AWS Security Blog

How to auto-remediate internet accessible ports with AWS Config and AWS System Manager

With the AWS Config service, you can assess, audit, and evaluate the configuration of your Amazon Web Services (AWS) resources. AWS Config continuously monitors and records your AWS resource configurations changes, and enables you to automate the evaluation of those recordings against desired configurations. Not only can AWS Config monitor and detect deviations from desired configurations, but it can also be used together with other services, such as AWS Systems Manager, to automatically remediate such deviations when they are detected. These remediation actions are declared in Systems Manager automation documents, which are invoked by AWS Config when a resource is found to be noncompliant. This turns AWS Config into not only a detection mechanism, but also a near-real-time automated response one.

AWS recommends that you use our Well Architected best practices for site reliability engineering (SRE) and DevOps—specifically, that you implement the principle of least privilege and restrict network access to only necessary IP addresses and ports. But we’re also pragmatic and understand that there are many use cases where customers have a need to open additional ports or sources on Security Groups to troubleshoot issues. This may result in insecure configurations that deviate from your desired or expected configuration. The use case in this blog post covers a real-life example on how to document and manage the desired or expected configuration of your AWS resources with tags, as well as how to use AWS Config to assess the compliance of your configuration against your organization’s defined requirements by leveraging these tags. For example, you can document the desired configuration for your AWS resources within a tag for each resource, and you can use AWS Config to detect and remediate any inconsistencies between the tag documentation and the current configuration.

Solution overview

A best practice is to automate deployment of resources with code. As part of the automated deployment of an Amazon Elastic Compute Cloud (Amazon EC2) instance, you can assign tags to your instance. These tags can be used to indicate what ports should be open at the host level, which in turn would define what the expected configuration for that instance is. If the ports are then changed to not match the expected configuration defined within the tags, then that would indicate the EC2 instance is in a state of non-compliance. As part of this solution, you will develop an AWS Config custom rule to detect ports that aren’t expected to be open in security groups attached to Amazon EC2 instances, and remediate by isolating that security group and removing the noncompliant ports.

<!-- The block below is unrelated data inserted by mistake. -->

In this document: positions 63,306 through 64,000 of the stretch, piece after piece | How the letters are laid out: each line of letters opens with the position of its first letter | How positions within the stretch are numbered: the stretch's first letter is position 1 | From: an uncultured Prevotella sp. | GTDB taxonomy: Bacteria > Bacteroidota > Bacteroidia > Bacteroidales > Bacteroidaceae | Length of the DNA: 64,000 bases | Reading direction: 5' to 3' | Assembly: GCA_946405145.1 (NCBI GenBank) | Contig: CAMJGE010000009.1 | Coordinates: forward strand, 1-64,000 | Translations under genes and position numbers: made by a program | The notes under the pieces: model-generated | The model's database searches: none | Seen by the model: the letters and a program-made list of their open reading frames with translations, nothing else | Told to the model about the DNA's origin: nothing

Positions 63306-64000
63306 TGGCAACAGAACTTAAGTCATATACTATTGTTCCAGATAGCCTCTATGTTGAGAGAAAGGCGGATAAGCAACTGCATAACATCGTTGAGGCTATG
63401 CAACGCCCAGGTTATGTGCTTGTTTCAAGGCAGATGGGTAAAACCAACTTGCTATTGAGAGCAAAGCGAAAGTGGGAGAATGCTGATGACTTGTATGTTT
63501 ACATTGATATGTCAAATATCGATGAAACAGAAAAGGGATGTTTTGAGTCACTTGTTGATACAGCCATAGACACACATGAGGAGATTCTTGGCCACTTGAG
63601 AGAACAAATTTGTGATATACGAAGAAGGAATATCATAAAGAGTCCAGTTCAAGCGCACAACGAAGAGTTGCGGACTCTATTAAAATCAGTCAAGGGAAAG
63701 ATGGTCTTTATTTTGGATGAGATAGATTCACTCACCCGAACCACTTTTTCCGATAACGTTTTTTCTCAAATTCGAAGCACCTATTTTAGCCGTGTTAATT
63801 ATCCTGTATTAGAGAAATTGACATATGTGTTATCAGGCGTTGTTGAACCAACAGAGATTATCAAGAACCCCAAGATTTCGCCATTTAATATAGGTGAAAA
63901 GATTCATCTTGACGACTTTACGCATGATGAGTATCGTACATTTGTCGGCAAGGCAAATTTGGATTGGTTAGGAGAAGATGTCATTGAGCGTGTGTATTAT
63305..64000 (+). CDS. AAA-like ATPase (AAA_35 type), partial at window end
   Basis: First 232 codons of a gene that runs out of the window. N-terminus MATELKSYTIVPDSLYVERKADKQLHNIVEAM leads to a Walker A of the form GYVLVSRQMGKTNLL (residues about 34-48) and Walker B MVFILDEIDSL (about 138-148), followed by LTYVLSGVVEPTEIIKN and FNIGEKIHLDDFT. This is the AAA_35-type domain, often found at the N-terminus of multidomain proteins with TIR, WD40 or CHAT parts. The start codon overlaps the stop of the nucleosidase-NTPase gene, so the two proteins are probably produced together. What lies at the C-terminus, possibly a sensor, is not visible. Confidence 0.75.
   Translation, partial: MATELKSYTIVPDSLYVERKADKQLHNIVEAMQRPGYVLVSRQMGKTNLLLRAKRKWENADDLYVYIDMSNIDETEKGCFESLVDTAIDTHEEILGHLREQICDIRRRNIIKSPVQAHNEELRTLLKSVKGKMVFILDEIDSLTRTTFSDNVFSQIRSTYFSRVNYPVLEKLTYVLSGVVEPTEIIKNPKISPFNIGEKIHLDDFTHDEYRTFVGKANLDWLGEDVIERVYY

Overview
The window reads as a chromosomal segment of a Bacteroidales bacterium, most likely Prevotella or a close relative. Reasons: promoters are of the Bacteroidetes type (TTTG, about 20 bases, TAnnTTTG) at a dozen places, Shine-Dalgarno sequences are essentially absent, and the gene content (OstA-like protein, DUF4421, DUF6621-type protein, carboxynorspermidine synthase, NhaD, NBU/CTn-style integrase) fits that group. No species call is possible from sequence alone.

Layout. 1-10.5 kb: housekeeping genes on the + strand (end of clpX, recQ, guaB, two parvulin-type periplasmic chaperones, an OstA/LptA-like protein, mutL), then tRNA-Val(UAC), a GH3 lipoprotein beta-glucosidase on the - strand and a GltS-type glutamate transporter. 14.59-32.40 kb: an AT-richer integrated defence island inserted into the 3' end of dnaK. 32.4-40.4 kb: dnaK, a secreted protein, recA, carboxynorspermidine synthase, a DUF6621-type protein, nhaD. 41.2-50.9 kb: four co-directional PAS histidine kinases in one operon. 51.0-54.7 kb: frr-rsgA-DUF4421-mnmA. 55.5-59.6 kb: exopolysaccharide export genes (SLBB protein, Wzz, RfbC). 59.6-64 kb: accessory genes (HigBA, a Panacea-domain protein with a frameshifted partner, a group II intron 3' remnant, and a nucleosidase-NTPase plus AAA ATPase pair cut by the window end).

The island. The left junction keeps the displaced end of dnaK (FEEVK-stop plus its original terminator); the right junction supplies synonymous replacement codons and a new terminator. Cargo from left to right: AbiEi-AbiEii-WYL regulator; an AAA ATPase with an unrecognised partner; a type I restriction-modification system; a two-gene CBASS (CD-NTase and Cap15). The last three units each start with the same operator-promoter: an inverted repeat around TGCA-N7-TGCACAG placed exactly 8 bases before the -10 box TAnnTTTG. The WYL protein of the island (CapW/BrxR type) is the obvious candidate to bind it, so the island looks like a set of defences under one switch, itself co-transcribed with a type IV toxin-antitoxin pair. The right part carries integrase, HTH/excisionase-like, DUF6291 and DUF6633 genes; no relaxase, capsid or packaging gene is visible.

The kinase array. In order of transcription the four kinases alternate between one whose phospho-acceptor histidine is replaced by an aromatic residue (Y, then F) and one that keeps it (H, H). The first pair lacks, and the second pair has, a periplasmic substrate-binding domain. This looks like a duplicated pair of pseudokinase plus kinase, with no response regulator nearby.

There are managed AWS Config rules that accomplish similar tasks, such as vpc-sg-open-only-to-authorized-ports. However, the AWS Config custom rule described in this post is used to:

  1. Demonstrate how you can use custom logic to create your own AWS Config custom rules.
  2. Target EC2 instances, as opposed to security groups, because it’s likely your EC2 instance has more context than an individual security group, which allows for better tagging. For example, if your EC2 instance is running a web application and exposes port 443 to the internet, you can put the corresponding tag to indicate this fact directly on the EC2 instance, and then any security group attached to the instance must follow this expectation.